Listen up, citizens. Breaking news here.
President Bush used "propaganda" to sell the invasion of Iraq, and the White House press corps was "too easy on the administration" during the run-up to the war. That's what former White House spokesman Scott McClellan has come forward to tell us in his book, What Happened: Inside the Bush White House and Washington's Culture of Deception.
Now, McClellan has never been accused of being the sharpest knife in the drawer, but it's 2008, and somebody needs to tell him -- and his publisher -- most of us figured that out a long time ago.
What's really going on here is twofold, and both folds are ugly.
"My job was to advocate and defend his polices and speak on his behalf," McClellan said Tuesday in an interview with Ken Herman of Cox News Service. "This is an opportunity for me now to share my own views and perspective on things."
This, my friends, is utter garbage. It's the William Calley defense: "I was simply following orders." I don't buy it, and neither should you.
A lot of us are really angry at Bush, and there's a tendency to cheer when somebody -- anybody -- lands a punch on him. Clearly, more than a few members of the mainstream media share that frustration. The challenge is to slow down and not be fooled again.
We need to ask ourselves a fundamental question I teach students at Columbia journalism school: "When someone offers you something titillating and potentially damning to someone in the public eye, ask yourself, 'What does this person have to gain if I buy this story and repeat it to a larger audience?'"
The answer doesn't always determine whether to report the information, but it helps put the allegations in a broader and more appropriate context.
It doesn't take much sophistication to see this book is a self-serving public relations ploy by McClellan, who desperately needs to regain some semblance of credibility with the public and mainstream media. He's 40 years old, and he's been a political flack most of his adult life. Like those before him, McClellan is hoping to leverage the title of "former White House spokesman" -- the crest of honor he wore for nearly three years while he breached the public trust -- into a career as a high-paid media analyst or public relations guru.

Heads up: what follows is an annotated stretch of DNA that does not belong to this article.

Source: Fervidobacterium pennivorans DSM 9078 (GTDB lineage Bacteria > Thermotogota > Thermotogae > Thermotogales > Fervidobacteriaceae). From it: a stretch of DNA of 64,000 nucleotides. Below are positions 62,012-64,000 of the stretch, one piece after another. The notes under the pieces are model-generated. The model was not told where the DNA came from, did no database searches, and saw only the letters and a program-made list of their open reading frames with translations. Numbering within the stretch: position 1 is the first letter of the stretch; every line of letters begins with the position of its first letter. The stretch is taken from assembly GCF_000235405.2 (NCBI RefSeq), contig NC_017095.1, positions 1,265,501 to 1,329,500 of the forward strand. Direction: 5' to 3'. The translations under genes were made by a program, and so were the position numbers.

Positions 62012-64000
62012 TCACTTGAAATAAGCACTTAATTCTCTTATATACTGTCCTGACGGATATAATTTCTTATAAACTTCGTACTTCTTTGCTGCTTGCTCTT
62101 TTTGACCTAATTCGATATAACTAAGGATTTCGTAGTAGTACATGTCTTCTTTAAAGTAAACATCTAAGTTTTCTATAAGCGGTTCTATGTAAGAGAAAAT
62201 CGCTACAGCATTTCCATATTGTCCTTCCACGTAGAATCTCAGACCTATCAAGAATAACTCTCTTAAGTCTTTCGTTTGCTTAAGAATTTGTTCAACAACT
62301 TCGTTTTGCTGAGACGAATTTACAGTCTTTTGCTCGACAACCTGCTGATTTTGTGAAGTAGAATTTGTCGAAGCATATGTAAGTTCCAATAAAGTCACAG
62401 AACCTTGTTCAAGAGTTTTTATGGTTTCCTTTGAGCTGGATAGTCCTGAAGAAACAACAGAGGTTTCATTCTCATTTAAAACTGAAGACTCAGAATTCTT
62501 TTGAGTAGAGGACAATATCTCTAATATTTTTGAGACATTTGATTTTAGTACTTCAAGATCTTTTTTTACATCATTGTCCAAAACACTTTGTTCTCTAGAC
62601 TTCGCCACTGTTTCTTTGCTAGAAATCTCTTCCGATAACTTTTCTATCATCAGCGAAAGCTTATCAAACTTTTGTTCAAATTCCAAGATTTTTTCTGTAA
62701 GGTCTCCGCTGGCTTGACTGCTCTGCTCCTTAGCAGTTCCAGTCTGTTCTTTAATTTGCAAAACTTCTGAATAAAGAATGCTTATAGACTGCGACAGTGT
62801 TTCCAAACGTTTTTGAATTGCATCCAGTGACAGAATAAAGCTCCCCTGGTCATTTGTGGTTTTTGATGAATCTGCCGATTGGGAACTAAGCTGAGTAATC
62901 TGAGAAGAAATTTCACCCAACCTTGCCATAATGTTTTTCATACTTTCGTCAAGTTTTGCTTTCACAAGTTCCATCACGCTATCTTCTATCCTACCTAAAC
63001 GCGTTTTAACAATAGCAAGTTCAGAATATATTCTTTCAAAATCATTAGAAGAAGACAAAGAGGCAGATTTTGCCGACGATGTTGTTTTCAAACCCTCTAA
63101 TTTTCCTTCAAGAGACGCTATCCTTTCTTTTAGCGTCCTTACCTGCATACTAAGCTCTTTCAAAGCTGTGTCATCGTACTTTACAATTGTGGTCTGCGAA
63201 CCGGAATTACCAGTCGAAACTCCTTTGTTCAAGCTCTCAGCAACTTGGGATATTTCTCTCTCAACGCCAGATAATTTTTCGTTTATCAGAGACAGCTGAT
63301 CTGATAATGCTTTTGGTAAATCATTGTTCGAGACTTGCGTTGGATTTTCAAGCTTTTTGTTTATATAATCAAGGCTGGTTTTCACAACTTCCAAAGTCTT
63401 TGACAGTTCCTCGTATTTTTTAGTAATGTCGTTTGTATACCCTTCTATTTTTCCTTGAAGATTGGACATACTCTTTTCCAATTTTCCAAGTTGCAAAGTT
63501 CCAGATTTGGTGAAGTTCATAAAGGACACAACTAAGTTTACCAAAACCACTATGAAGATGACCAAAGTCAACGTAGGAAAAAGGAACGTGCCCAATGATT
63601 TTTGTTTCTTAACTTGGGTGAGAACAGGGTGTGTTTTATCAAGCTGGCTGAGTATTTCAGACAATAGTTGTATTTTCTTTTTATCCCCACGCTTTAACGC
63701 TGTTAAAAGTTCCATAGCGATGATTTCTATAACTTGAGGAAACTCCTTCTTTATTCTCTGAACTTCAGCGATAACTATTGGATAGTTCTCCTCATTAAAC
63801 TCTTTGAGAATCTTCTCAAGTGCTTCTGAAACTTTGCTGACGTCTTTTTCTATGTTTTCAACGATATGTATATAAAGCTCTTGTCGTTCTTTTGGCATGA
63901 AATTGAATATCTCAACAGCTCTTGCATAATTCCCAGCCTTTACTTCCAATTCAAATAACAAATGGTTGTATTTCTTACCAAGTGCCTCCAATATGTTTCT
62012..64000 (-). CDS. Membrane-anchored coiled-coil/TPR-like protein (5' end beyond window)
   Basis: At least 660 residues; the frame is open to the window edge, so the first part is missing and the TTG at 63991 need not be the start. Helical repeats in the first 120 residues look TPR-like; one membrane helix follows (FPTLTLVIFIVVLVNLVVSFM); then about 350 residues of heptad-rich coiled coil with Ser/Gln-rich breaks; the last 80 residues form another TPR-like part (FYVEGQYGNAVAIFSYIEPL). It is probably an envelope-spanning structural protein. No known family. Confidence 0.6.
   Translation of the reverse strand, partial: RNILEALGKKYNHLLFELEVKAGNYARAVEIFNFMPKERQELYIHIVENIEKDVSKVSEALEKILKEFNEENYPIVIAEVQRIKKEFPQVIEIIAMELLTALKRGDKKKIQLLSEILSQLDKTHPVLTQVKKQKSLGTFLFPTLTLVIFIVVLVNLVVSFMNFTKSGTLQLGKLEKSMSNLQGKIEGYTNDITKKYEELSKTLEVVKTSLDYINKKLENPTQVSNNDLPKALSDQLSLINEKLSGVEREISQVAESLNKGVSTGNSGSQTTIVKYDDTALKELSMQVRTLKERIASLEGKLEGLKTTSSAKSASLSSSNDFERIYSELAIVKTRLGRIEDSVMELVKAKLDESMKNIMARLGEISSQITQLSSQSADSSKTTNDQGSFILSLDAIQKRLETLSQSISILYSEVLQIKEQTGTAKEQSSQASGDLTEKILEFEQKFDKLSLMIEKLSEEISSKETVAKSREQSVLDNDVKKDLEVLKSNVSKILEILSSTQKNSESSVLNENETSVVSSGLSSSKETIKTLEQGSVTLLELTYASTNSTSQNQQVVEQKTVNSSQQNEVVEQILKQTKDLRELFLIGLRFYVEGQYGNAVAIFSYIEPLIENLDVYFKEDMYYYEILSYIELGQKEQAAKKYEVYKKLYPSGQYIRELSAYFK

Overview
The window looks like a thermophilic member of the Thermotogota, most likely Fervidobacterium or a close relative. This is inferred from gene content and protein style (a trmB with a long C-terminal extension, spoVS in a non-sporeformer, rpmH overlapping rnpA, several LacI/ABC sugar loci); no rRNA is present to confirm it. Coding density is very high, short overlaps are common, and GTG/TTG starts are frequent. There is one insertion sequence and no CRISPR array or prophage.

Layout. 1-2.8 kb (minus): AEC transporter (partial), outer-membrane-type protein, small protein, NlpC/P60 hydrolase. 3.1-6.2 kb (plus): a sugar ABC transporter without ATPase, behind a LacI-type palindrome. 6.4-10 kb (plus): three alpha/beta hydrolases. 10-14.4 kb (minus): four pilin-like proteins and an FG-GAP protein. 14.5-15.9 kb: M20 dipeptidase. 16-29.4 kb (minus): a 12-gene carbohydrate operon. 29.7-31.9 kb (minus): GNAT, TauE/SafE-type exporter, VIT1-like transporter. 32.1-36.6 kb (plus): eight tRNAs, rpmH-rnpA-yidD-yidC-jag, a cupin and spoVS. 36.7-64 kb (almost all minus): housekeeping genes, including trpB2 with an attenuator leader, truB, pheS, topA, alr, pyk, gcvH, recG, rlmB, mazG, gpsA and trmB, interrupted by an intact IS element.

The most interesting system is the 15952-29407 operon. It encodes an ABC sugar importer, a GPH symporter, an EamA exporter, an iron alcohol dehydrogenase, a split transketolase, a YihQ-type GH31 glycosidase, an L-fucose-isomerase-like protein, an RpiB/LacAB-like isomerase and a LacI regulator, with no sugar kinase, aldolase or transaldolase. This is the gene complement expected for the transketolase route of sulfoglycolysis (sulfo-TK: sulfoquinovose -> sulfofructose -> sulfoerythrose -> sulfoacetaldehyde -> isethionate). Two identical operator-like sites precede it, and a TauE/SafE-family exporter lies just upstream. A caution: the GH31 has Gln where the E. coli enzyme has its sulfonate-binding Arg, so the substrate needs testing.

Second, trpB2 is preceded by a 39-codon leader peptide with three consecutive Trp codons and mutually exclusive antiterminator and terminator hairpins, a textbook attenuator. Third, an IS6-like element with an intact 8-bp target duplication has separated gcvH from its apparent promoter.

The pathway, conventional D.C. wisdom says, is to dump on Bush and play the victim. Do it in a carefully orchestrated roll out of selected media interviews that qualify as news because of the source, not the substance of the material. It's an old story: No honor among thieves. Quel rat.
I haven't read the book, which is set for release on Monday, but when I do, I'll be looking for information I haven't seen in the early stories by selected reporters:
* When was the precise moment McClellan first knew the president of the United States and his inner circle were systematically lying to him?
* What was the tip-off, and is he now fully aware of every lie he told for Bush?
* And when he found out, why didn't he immediately resign and call a news conference to correct any and all false impressions he helped create about the Iraq war and the Valerie Plaime affair?
That's the story McClellan needs to tell. It's our national history. It's the mea culpa he has to offer to his real bosses -- those who paid his salary -- the American people.
Had McClellan done his due diligence and come clean in the fall of 2003 (a full year before the 2004 election) instead of waiting until 2008 and writing a book to profit from these scandals, our national history and involvement in this immoral war might be different.